I loveplays. Great comebacks usually start with stocks that are in the depths of , so unloved that the share price reflects only bad news. If you are among the early buyers at the first signs of a turning tide, your portfolio can be richly rewarded.
I told you about a possible turnaround at Office Depot (NYSE: ODP) back in September. are up more than 50% since then -- even though the company's actual turnaround efforts are only beginning. Today, I see a similar scenario for RadioShack (NYSE: RSH), which could start to rally for multiple reasons.
Stumbling, but not broken
RadioShack is simply a good in need of the right strategy and a bit of good timing. The electronics retailer brought in retail veteran Julian Day (an who helped bring Kmart out of bankruptcy) back in 2006 to help boost results. He recently announced plans to leave this May, with little to show for his five-year tenure as CEO. Sales remain stuck in the $4.0-$4.5 billion range, and earnings per share (EPS) are slightly below the peak levels seen in 2004 and 2005.
What he inherited still remains: RadioShack is a FCF) machine. Cash has risen from about $200 million at the end of 2005 to a likely $1 billion at the end of 2010. (Some of that growth in cash is the result of a decision to take on debt, which is currently around $600 million.) That robust cash-flow generation has enabled RadioShack to reduce its share count from 184 million in 2001 to less than 120 million now. RadioShack recently boosted its buyback plans (the current authorization stands at $500 million), and the share count could move to about 110 million by the end of this year.(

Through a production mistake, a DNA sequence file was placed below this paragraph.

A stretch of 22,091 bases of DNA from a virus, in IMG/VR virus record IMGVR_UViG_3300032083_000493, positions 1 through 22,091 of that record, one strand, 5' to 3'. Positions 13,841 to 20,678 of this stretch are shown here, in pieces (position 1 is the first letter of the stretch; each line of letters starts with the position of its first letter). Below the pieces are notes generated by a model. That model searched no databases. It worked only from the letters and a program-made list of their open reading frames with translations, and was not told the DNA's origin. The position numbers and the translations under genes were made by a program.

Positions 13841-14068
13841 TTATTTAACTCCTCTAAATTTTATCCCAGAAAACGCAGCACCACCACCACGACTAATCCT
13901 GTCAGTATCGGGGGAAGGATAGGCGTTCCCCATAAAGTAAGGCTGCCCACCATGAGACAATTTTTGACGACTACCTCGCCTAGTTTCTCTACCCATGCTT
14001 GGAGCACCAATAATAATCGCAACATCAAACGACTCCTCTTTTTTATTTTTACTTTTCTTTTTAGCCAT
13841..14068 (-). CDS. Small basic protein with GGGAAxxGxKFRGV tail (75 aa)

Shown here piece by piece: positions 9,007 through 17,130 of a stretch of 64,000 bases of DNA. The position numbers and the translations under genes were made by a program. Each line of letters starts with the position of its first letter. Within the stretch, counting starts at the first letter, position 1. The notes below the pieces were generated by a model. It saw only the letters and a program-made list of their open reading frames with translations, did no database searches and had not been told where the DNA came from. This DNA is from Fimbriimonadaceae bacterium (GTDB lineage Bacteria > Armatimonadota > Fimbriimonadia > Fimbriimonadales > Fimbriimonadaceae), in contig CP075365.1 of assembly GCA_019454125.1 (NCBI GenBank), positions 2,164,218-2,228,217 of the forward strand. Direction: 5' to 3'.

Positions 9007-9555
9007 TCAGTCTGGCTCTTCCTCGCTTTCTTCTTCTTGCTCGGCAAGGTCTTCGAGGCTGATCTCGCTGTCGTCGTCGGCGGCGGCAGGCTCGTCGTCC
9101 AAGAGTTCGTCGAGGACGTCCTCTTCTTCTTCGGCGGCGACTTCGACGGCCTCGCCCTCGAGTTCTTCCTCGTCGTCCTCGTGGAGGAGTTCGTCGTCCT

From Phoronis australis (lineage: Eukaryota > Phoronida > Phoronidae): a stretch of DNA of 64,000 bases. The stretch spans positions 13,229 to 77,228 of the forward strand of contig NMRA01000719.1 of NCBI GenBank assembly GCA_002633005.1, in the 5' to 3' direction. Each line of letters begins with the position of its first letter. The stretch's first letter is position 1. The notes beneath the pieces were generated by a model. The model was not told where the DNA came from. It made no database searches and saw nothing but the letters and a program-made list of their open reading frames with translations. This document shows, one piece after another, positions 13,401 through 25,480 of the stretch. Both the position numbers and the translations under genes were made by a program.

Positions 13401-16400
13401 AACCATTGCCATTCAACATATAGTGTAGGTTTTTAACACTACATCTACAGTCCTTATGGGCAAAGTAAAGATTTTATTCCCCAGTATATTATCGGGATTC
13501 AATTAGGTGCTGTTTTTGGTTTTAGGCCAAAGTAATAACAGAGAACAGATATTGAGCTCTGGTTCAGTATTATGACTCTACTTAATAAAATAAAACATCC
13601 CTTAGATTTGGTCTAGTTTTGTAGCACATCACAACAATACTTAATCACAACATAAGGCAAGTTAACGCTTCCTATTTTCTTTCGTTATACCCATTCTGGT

Yet the strong shares higher.and impressive buyback also underscore a flaw in Day's turnaround strategy. In a bid to boost , he took a conservative approach to advertising and merchandising, which explains why same-store sales numbers have been stuck in neutral for quite some time. The question for investors is how this retailer, with more than 4,000 company-owned stores, can unlock shareholder value. I think several paths exist to push
Fix or sell
Back in the spring, RadioShack's shares approached $24 as rumors of a sale of the company spread. No such sale took place and shares now sit near $16. Julian Day's planned departure has renewed the buyout speculation (though without the attendant share price rise this time).
A buyout may or may not happen, but I like the stock as standalone entity. All that's really missing is a hot new item to drive traffic to stores. And when customers come to RadioShack in search of a key item, they often leave with a range of other small electronic doodads -- from batteries to Bluetooth audio sets to iPhone docking stations. So a magnet to attract traffic is essential. Could that be the coming explosion of Android-related products?